Can a community land trust give long-term residents a foothold in a changing neighborhood?
Washington, DC, continues to grow and develop, with more people moving into the city and being born here every day. The latest population estimates peg DC’s population at more than 693,000, the largest number since the end of World War II.
As the city grows, development pressures will continue to mount. When development reaches its limits in certain neighborhoods, people will look for opportunities elsewhere in the city. Development can bring new investment to such areas as communities east of the Anacostia River that have suffered from structural disinvestment, but it can also increase living costs and displace residents.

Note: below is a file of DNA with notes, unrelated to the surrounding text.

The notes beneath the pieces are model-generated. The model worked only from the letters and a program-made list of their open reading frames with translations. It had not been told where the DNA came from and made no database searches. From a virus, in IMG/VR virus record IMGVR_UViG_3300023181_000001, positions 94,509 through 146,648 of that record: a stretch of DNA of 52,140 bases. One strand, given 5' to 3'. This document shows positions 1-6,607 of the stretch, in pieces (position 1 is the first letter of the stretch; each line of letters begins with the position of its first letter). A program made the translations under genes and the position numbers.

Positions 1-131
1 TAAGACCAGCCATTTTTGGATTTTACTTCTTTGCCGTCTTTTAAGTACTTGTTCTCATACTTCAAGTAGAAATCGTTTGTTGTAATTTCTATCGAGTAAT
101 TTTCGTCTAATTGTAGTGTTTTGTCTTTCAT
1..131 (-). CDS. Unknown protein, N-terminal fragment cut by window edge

The 11th Street Bridge Park, a project of the Ward 8 nonprofit Building Bridges across the River, demonstrates the possibilities and challenges of development. The park and City First Enterprises are spearheading a new community land trust with financial backing from the JPMorgan Chase Foundation, Citi Foundation, and Ford Foundation. The land trust will focus on the Anacostia and Fairlawn communities, but it could include other areas.
The Urban Institute is helping track the community land trust’s progress to verify that it is accomplishing the bridge park’s goals to spur positive development while protecting current residents.
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